Posted by: hawk1061

VP150 - 11/26/11 08:25 PM

Hi all,

First post here, have a technical question.

My center channel speaker, a VP150 is no longer working. I know that the center channel output from the receiver is working (I connected the left speaker to the center channel output and I have sound). I checked the speaker wires between the VP150 and the center channel output using a multimeter, both + and - wires have about 10.5 ohms over a 11 foot length. I'm pretty certain the problem lies with the speaker, just not sure what to do next (aside from buying a new center channel speaker). Any suggestions? I miss my center channel....

Posted by: Ken.C

Re: VP150 - 11/26/11 08:25 PM

Call Axiom.
Posted by: hawk1061

Re: VP150 - 11/26/11 08:31 PM


Thanks, but I got these speakers about 10 years ago (plus or minus a year), I'm guessing any warranty they had on them is over...
Posted by: Ken.C

Re: VP150 - 11/26/11 09:03 PM

They'll still probably be able to help--after all, they know the speakers better than any of us! My guess, though, is either the crossover or a wire detached from the crossover (if you're lucky.)
Posted by: dakkon

Re: VP150 - 11/26/11 09:11 PM

Steve, measure the impedance of the positive and negative terminals on the VP-150, it should be 6ohms... Since you measured 10.5 ohms at the end of your speaker cable, this is high, even with your speaker wire in the circuit. The wire itself is only going to add maybe 1 ohm at the most to the over all circuit.

How old is your speaker, they come with a 5 year warranty..
Posted by: jakewash

Re: VP150 - 11/26/11 10:23 PM

For all the drivers to be dead, nos ound, you would have to have a major failure on the crossover or at the very least the input has broken off. I would pull the speaker wire plate off the back and take a close look at the crossover as it is attached to the back side of the plate; look for anything melted off, cracked etc.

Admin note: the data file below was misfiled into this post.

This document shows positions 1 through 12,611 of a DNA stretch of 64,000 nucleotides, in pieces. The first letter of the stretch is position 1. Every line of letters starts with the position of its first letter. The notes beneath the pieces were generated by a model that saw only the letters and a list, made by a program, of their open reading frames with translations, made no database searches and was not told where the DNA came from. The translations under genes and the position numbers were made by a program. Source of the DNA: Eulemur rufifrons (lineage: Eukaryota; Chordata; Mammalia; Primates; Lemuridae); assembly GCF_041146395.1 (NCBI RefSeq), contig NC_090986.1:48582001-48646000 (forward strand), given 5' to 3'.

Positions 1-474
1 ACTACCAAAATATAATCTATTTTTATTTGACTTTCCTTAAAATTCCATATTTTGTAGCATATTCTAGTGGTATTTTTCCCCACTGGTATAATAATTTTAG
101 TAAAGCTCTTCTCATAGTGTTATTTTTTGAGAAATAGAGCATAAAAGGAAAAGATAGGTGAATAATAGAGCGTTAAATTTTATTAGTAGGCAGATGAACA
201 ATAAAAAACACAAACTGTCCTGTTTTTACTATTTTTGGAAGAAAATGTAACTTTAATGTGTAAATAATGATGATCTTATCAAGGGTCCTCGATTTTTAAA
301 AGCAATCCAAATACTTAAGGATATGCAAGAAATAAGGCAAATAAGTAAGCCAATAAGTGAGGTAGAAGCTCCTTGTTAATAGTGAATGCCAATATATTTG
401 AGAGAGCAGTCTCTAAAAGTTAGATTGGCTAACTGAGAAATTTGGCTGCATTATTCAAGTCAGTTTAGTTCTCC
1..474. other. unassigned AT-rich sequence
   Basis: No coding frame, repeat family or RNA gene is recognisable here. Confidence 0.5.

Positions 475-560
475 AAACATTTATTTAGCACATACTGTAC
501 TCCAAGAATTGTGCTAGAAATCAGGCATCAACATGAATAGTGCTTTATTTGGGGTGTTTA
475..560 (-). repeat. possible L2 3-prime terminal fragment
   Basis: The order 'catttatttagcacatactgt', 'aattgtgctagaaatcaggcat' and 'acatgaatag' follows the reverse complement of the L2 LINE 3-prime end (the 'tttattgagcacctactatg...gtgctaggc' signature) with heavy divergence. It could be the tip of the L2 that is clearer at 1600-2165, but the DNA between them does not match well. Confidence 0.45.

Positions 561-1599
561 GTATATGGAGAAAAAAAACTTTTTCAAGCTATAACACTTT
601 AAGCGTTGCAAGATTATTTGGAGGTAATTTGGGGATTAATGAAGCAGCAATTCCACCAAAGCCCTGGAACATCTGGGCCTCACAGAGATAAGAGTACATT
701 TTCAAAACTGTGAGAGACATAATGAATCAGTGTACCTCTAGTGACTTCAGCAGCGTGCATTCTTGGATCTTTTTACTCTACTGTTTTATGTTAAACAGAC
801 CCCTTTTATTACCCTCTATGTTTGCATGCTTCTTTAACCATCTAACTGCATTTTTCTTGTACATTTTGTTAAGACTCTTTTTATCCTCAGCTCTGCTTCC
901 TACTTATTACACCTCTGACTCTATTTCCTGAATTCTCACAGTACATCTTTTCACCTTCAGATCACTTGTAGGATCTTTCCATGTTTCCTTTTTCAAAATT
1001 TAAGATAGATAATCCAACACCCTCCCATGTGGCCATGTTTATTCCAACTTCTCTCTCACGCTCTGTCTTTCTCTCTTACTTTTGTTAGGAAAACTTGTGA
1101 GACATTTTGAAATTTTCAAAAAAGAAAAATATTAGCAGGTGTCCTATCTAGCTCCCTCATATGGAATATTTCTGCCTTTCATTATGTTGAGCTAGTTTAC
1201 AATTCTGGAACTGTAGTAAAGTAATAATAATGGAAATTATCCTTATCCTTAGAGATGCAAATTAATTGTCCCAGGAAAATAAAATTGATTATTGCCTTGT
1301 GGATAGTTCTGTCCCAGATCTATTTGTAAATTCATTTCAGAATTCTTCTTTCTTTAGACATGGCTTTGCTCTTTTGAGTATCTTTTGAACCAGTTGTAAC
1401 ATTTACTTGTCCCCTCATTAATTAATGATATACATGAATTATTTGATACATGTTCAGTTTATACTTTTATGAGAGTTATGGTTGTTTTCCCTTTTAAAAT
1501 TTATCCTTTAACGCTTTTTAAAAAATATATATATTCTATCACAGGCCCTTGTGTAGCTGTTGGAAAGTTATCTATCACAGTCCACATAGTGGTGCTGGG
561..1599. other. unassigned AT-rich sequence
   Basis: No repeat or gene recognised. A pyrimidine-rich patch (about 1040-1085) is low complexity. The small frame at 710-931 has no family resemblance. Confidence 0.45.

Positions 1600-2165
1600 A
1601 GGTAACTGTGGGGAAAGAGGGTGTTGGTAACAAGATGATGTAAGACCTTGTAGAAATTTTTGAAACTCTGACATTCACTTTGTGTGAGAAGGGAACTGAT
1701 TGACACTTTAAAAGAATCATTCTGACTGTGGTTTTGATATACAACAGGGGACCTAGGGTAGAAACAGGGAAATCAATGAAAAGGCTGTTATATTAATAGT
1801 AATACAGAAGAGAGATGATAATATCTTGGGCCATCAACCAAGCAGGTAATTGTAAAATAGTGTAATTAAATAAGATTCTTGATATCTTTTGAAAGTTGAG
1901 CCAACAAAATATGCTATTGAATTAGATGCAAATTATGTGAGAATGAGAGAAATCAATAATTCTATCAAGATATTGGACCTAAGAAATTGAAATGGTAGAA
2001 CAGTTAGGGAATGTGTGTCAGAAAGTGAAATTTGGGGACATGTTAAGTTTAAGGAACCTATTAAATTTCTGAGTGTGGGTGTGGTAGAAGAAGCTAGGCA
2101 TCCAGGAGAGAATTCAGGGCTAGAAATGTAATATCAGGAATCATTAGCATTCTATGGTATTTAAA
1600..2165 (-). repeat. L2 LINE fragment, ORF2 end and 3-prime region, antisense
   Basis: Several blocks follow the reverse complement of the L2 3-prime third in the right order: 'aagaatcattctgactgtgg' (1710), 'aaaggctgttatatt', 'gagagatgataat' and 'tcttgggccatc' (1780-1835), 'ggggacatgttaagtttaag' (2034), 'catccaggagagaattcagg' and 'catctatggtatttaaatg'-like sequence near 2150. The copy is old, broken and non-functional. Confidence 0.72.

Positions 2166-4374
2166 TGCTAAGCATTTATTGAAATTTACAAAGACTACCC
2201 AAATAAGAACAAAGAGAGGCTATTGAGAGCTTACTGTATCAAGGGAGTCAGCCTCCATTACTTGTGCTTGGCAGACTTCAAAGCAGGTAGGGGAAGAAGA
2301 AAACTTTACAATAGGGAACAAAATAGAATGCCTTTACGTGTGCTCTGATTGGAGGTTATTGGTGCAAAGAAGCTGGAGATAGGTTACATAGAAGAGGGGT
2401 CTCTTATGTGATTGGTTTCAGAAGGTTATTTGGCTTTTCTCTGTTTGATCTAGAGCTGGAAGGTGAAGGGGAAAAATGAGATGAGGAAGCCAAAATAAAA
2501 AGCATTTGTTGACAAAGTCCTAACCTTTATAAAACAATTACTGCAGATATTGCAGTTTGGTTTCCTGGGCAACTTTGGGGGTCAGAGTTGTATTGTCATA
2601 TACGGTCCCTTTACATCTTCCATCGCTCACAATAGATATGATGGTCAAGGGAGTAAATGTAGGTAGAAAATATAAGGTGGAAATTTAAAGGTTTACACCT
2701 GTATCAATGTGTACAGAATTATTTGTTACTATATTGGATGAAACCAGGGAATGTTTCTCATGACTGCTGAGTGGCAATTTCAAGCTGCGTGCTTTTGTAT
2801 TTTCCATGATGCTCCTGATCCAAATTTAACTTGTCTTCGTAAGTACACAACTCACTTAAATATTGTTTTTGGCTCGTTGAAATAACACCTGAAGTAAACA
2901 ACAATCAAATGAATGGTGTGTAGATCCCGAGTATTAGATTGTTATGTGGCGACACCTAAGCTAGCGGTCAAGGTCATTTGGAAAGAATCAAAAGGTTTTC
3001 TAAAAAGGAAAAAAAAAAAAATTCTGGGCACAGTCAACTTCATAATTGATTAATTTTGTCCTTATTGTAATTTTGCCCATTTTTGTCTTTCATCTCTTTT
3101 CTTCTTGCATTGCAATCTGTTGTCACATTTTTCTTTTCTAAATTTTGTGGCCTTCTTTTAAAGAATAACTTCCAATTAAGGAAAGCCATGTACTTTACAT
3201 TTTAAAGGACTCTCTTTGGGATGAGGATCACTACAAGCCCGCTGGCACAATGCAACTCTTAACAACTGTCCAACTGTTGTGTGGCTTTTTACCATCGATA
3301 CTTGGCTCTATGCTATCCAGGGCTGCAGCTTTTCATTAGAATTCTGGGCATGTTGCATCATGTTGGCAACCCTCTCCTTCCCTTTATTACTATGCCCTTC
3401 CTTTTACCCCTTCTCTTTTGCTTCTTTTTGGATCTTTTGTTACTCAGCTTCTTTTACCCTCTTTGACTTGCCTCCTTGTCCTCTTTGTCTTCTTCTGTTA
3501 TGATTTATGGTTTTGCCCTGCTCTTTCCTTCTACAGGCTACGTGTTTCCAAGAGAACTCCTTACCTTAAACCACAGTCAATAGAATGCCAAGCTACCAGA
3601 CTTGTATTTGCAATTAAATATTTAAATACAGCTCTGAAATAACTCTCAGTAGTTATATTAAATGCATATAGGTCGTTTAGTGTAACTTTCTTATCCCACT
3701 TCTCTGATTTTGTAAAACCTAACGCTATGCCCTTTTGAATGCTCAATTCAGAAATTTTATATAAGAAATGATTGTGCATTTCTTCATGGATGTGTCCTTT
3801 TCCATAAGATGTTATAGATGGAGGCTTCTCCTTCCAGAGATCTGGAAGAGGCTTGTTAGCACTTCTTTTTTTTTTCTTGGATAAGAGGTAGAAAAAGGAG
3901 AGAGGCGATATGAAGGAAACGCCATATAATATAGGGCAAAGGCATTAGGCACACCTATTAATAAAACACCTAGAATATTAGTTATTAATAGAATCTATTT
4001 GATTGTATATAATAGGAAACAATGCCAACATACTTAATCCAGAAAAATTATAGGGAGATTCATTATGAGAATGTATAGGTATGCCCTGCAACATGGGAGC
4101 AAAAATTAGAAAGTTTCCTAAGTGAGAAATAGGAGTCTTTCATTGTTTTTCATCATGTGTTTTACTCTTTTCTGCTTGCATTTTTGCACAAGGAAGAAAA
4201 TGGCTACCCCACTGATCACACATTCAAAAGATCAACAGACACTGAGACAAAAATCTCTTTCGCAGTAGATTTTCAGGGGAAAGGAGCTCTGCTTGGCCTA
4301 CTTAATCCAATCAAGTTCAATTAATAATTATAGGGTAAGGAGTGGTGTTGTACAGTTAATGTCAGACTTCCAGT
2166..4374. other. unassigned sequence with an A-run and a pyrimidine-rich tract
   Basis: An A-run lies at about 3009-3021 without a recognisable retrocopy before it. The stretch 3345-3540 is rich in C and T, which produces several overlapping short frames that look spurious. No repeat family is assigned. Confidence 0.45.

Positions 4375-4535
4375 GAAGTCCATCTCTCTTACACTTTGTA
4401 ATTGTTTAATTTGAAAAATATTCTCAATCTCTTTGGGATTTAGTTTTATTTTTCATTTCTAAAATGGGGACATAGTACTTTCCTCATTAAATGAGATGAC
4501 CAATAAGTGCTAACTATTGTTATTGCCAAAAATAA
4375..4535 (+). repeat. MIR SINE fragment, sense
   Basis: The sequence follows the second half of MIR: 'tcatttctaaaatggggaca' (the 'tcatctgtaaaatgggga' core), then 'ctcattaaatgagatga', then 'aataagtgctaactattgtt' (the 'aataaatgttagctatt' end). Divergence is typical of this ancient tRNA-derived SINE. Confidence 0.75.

I am willing to bet there are more than a few on this forum willing to sell you thier VP150v2 so they can upgrade to the VP180.
Posted by: hawk1061

Re: VP150 - 11/26/11 10:59 PM

Ok, measured resistance across positive and negative terminals... open circuit. So obviously something is broken.

I pulled the speaker wire plate off the back, there's a board with electrical components and then 6 wires... one black, 2 blue, 2 white one red. There does not appear to be anything melted. I sniffed it and no whiff of burnt components on the board. Also, it does not appear any wires have separated from the board....

So what does that leave as a possiblity? I'm not sure what a 'crossover' is. I recognize a couple of white rectangular resistors, two cylindrical caps, another cap and then a couple of coil looking items, one open center and the other with metal plates running through the center... Is that last the crossover?

How do I test a crossover to see if its good?

I had the speakers a year or two before moving out of my old house back in 2004... so I'd say I bought them sometime in 2002 or 2003 timeframe which would make them 8 or 9 years old. Well out of the 5 year warranty period.
Posted by: Ken.C

Re: VP150 - 11/26/11 11:09 PM

What you were looking at is the crossover.
Posted by: hawk1061

Re: VP150 - 11/26/11 11:29 PM


So, you are saying that the board/electrical components is the crossover?

If true, I see no evidence of burns/melting nor do I smell any hint of burned components... The wires attached to the board seem solid, no obvious cracks or breaks (at least from the board side).

Thoughts where to search next? I'm thinking of removing the speakers and checking continuity between the wires there, see if I can pinpoint a break somewhere. Seem like a logical next step?

Posted by: dakkon

Re: VP150 - 11/27/11 12:44 AM

Originally Posted By: hawk1061

How do I test a crossover to see if its good?

buy one of these guys...

Ok.. the other option with the tools that you have, is...

Measure the value of the resistors, you can really only check to make sure that they are open, or short...

since your speaker is out of warranty, you can take the drivers out, and measure the resistance of each driver individually. One will have an open, they are most likely wired in a combination of series/parallel this is why you will measure each one individually to be able to determine exactly which driver is bad, so measure each speaker individually. If only one driver is bad, then you can simply order a replacement for single one that went bad.